Tragic heroism dominates many of the plays written in the earlier years of literature. Many of the known authors and playwrights used them in their works to represent their main character. Among the more popular tragic heroes in the literary history are Othello from Othello, the Moor of Venice by William Shakespeare and Willy Loman from Arthur Miller’s Death of a Salesman. These two characters, although both fit the qualifications of a tragic hero, do so in different ways.
In Aristotle’s Poetics, he outlined the characteristics of a tragic hero as follows; first, someone who has a noble standing or who has a high position relative to his culture; he should be great, but not to the point of perfection. Spectators must be able to relate to him as a man, not someone so godly. A fatal character flaw would cause his downfall and the consequences or punishments that he receives for it usually surpass the crime. However, the fall should not be limited to pure loss but may also be an increased awareness, some kind of self-discovery or self-realization or gained self-knowledge.
Othello perfectly fit the standards provided above. He was a prominent man being the general and commander of the armed forces of Venice. People respect him and look up to him because of his noble stature. However, as the play progresses, it slowly unveils the character flaws of Othello. His being so trusting of Iago, which was partly because of his military mindset of fully giving total confidence to a comrade, led him to be manipulated easily. He was lured to believe that his wife was having an affair with another man. His jealousy took the better of him, thus he was not able to think clearly.
This character flaw pulled him down from the pedestal for it showed that even though he was a very prominent person, he also have some weaknesses just like all humans do. As the story comes to an end, he was overcome by his suspicion of his wife’s dalliance, which made him kill her. It was only after that incident that he realized his foolishness for believing Iago. Thus, before he took his life, he stated “Speak of one that loved not wisely, but too well, of one not easily jealous but, being wrought, perplexed in an extreme…. ” (Act V, Scene 2).
Too late was his realization of his lack of wisdom and naivete, which led to the tragic ending of the story. Willy Loman, on the other hand, has a different story. He may not be a very prominent person just like Othello, but within the realm of his culture, he is at the higher post. He was a successful businessman; he has his own home, a car, and what he perceived as a wonderful family. He saw himself as someone very important in his family and a cut above his contemporaries. This claim is evident in his statement in Act 1 where he uttered “I’m the New England man. I’m vital in New England”.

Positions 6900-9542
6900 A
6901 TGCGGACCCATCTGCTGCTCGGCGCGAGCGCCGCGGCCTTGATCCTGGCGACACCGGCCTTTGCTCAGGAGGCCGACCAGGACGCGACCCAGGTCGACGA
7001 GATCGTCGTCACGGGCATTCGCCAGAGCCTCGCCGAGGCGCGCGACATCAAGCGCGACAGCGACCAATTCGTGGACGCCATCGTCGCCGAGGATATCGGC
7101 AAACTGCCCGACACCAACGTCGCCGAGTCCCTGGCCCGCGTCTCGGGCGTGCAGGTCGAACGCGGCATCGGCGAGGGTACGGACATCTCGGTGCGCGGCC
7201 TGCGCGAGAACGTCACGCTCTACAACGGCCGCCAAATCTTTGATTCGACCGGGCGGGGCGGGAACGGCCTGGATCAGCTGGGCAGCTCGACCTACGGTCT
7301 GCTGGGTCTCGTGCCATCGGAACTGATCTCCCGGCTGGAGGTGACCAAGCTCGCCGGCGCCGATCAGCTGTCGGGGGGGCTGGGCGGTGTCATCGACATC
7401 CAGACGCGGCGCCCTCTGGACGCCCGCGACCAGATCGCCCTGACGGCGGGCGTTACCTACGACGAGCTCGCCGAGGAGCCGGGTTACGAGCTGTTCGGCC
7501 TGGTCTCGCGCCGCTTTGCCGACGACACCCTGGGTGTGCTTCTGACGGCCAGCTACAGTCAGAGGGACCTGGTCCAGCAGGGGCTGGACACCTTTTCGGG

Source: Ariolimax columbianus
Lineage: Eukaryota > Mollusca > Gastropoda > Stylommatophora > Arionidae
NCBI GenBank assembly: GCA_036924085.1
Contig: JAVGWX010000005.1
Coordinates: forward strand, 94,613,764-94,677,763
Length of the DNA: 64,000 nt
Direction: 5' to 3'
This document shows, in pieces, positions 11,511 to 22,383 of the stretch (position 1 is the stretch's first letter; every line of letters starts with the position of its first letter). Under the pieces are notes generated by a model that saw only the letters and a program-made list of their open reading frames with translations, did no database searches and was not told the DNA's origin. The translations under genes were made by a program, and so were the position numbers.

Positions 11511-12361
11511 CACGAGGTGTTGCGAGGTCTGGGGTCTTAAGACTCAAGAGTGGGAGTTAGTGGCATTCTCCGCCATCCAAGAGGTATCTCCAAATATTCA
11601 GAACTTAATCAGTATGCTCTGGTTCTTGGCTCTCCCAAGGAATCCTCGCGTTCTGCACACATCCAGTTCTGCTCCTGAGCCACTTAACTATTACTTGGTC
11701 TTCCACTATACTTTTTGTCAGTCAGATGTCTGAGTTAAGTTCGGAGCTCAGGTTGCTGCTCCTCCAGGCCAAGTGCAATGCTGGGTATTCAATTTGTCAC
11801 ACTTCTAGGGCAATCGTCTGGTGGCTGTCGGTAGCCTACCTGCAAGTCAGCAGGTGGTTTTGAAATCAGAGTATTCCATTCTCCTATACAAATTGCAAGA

This prominence, although self-perceived made him qualify for the first qualification of a tragic hero. His flaws, however, also came from the perception he had of himself. He set a high standard for his son based on what he had accomplished, which the latter failed to achieve. As he got older, he became less effective as a salesman and things began going out of hand. He made major mistakes after another including an affair with another woman, which was discovered by his son making things worse. His faults, however, are not planned but were spontaneously derived from previous misfortunes.
In the end, the once very happy and contented Willy Loman became very sad and miserable that he decided to end his life through a car crash. We can see in these two characters the fulfilment of the qualifications for a tragic hero in different ways. Othello, somehow manages to fit in classically while Loman had to achieve it by diving deeper into the criteria. Nevertheless, the main idea of being a tragic hero was met by both, thus they are considered as such. This only goes to show that literature is not limited, which is a good thing because it allows writers to explore different possibilities of meeting set standards.